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The Evolution of Modern Warfare

Updated: Mar 15

200 years ago, European armies marched in lines wearing colorful coats, inaccurately firing spheres of scalding lead at enemies a few hundred yards away in an open field. Then in 1914, what we consider modern war began.

World War I was not understood to be a modern war immediately. The vast technological developments made during the Industrial Revolution left Europe–which had not had great power conflict in 99 years–unaware of what was to come. Soon they found what horrors modern technology possessed when turned against flesh. 

They dug trenches and held their ground, hiding from peril, moving only hundreds of yards per year on some fronts. Artillery fired from many miles away. Rifles accurate up to a third of a mile. Machine guns gave one man the ability to kill hundreds in minutes. By the time the war was over, 40 million were dead, four empires had collapsed and war had changed forever.

Less than 30 years later war changed again. World War II saw improved rifles and artillery, but the main difference was the advent of combined arms. Planes could now go faster and farther and carry massive payloads of bombs. Engines could now move tanks with heavy armor firing artillery rounds with ease. Scores of trucks could move whole units of men and their supplies directly to the front. Trenches were no match for these technological advances. Bombs could be dropped on them, tanks could drive over them and trucks full of infantry would follow behind and clean up what remained.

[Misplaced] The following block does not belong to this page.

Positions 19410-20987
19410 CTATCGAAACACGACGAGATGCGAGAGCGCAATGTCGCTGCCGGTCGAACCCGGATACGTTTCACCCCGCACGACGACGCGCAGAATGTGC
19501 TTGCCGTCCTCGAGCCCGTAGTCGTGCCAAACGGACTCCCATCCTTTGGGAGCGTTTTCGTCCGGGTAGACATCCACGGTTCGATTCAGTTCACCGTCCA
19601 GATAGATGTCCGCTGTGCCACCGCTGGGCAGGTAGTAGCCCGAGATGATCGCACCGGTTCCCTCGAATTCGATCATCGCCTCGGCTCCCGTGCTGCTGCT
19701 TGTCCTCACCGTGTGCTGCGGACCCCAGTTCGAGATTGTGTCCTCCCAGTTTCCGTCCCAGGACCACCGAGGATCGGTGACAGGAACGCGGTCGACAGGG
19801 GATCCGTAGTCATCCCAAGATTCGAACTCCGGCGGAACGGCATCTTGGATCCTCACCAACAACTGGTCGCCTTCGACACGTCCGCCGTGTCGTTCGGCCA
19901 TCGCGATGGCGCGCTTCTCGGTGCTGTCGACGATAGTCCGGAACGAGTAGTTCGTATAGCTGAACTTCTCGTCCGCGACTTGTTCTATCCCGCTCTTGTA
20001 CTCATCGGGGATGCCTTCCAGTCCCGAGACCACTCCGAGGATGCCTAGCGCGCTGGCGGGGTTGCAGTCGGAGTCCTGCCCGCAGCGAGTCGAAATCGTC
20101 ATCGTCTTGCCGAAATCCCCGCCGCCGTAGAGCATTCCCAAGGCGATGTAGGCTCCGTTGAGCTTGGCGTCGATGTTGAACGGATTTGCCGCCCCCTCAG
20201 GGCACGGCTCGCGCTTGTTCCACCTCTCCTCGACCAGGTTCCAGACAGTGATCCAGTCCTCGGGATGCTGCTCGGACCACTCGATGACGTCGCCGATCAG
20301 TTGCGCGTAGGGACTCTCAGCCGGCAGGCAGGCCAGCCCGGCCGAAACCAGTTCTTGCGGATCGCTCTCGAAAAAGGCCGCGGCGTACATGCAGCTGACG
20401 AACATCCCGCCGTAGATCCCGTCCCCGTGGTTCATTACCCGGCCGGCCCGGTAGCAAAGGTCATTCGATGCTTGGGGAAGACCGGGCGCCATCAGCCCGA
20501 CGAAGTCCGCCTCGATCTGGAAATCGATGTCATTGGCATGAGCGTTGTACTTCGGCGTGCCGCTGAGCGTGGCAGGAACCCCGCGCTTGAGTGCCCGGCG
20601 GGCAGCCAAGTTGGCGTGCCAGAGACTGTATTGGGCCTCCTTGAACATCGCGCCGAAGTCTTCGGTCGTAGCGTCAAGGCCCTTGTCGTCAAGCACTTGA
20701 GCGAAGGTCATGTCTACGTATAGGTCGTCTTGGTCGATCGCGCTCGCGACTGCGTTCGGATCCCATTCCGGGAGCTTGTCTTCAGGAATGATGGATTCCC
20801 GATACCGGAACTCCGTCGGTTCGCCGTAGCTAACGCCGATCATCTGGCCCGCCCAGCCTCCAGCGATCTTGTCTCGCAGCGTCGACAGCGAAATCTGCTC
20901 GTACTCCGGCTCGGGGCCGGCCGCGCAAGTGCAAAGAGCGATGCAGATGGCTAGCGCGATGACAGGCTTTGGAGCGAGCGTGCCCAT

The war ended with the most ominous technological advance of all, a nuclear weapon dropped from a long-range high-altitude bomber, which twice eviscerated whole cities and hundreds of thousands of lives instantly.  

War continued on a smaller scale for the rest of the 20th century and into the 21st. Propellers became jets, helicopters entered the fray and missile trucks augmented artillery. Yet offensive tactics still revolved around both quick maneuvers and combined arms. This is what Russia expected to work in Ukraine. However, much like in 1914, large-scale conventional war in Europe had long been absent. 

Advanced Western defense hardware was in Ukrainian hands. When the invasion began, videos of Russian tanks and helicopters being met with laser-guided weapons went viral. These weapons could be fired from miles away and at only a fraction of the cost of targets they destroyed. After a month of brutal fighting around Kiev, the Russians retreated. Fast-paced maneuver warfare had been rendered obsolete, all because tanks and aircraft were now vulnerable to one infantryman.

The tactics reverted to the trenches of 1914. The frontline in Ukraine has been stagnant for a year as it was then. Modern technological horrors such as cheap commercial drones correct artillery in real-time, drop grenades from above or are rigged with explosives and crash into enemy positions.

War is always hell, and it now resides in the trenches in the black earth of Ukraine.


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